- Contributed by
- People in story:
- William Cockburn ,Charley Guy
- Location of story:
- Bonnie Scotland,a bit of canoodling and some scary moments at Milford Haven
- Background to story:
- Royal Navy
- Article ID:
- Contributed on:
- 10 May 2005
It was Sunday when we duly reported ,only to be informed that to reach G6 involved a ferry trip from Gourock and that as we could not reach there in time for the last sailing we were to stay in the nearby Sailors' home overnight and catch an early ferry next morning. So there we were footloose and fancy free with the Metropolis at our feet ... But we quickly discovered that Glasgow on a Sunday night was as dead as Belfast had been .But this time there were no young ladies to take us to tea.Charlie , myself and two others wandered around the silent blacked out streets for quite some time looking for something - anything - that might conceivably pass as entertainment when suddenly ,on rounding a corner , our prayers were answered.There in all its glory was a fine modern cinema with a long queue of Glaswegians formed up at its doors.Although doubtful of getting in placed as we were at the back of the throng we told ourselves to be patient and settled down for a long wait .Not a bit of it ! Within minutes the queue started to move and to our great surprise we proceeded at a brisk pace .We reached the foyer in no time at all to be further delighted when we found the paybox unmanned ,this entertainment was free !! The ground floor appeared to be full so we made our way up to the dress circle and took choice seats in the centre - very comfortable indeed !
When everyone had taken their seats the organ rose from its pit ,played the national anthem ,and sank down again.We settled ourselves and waited all agog as the house lights dimmed and the curtains opened - revealing a table at which sat 4 dignitaries , two of whom sported chains of office.The sad truth began to dawn , there was no film ,no singing or dancing ,this was a TALK !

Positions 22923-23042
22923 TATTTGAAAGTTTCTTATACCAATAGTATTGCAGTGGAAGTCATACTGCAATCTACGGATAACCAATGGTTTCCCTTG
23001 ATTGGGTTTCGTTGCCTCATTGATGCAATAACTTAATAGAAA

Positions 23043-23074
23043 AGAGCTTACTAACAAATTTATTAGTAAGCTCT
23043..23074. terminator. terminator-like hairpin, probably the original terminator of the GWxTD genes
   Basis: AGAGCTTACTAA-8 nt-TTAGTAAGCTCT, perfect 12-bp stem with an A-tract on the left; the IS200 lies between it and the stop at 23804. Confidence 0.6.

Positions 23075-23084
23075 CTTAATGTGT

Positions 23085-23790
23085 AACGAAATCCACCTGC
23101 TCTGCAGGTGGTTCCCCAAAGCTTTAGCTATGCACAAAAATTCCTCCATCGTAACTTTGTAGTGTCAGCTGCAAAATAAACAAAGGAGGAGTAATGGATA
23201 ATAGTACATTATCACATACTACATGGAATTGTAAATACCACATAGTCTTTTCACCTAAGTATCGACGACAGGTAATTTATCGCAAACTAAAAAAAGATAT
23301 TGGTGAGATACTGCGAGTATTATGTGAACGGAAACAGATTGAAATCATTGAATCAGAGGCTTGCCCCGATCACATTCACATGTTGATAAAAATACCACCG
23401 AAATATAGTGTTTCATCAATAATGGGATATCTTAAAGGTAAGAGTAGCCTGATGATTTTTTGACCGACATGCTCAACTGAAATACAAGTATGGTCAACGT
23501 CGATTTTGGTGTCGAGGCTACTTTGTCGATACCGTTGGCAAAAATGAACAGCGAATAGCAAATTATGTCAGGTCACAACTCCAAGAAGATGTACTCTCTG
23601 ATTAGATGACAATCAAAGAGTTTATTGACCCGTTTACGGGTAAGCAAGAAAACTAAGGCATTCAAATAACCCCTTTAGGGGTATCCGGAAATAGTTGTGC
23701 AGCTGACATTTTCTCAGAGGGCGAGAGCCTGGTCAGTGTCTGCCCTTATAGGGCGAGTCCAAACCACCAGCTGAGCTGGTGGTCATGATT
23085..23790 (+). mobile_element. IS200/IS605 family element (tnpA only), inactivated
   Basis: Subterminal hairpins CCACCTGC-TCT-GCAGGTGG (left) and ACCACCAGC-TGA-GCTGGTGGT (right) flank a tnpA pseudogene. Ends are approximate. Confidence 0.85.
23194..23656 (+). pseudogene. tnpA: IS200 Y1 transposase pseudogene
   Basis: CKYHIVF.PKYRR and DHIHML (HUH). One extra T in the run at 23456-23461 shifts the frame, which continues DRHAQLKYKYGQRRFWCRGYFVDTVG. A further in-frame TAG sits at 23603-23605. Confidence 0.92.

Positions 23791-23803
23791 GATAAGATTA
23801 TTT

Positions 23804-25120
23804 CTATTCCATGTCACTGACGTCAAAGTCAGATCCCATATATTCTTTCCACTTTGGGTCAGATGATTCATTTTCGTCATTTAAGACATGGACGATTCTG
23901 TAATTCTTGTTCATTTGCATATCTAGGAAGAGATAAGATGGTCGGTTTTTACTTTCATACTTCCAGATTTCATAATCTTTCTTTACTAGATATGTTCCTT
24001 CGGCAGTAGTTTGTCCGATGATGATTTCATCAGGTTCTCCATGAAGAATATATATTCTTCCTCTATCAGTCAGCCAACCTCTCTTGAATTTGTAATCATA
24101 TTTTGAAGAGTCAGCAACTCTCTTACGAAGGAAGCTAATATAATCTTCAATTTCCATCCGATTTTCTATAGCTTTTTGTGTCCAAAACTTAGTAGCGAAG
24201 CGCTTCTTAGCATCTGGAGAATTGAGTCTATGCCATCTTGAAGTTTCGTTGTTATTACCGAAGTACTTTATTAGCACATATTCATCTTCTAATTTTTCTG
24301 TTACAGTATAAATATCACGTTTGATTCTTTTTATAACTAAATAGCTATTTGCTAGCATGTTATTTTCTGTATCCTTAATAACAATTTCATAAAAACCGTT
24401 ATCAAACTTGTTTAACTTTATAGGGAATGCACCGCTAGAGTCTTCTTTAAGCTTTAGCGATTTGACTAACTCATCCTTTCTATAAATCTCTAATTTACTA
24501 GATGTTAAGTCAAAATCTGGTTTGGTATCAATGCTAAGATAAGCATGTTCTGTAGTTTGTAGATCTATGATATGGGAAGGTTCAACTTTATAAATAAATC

To rub salt into the wounds it transpired that one of the men in civic regalia was the Mayor of Dover .He was the main speaker and his topic was ? His wartime experiences in that town .As Charlie and I had both served in the Siege Reg't. just outside Dover it proved to be very boring.Particularly as he was inclined to swing the lamp somewhat. Stuck as we were in the middle of the row we could not creep silently away but were compelled to wait for the interval when ,under the pretext of visiting the toilet we slipped out into the night.
The next morning we crossed from Gourock to Dunoon on our way to a place called Hopper's Pier which we finally reached after a further bus ride and a walk across a field to the lochside .I don't know who Mr Hopper was nor why he built his pier in that spot but I can only assume he liked solitude.
The war had presumably prompted the erection of the two nissen huts ,but apart from them the only man made structure in sight was the pier itself .The pier was really just a short ,ramshackle jetty ,but it was home to us and G6 ,which lay alongside.It would have been October 1944 and the weather was quite bleak as I recall ,but the fortnight or so we spent there proved to be pleasant enough.The bus service along the side of the loch to Dunoon was a bit haphazard so we tended to get a "Puffer " across the water to Rothesay .These puffers were sturdy little boats with one stroke diesel engines which literally puffed along .Rothesay was a friendly place and I enjoyed my runs ashore ,especially to a little pub called the " Why Not ". I remember that Charlie Guy had his birthday at that time and the watch ashore were all going to meet in the "Why Not"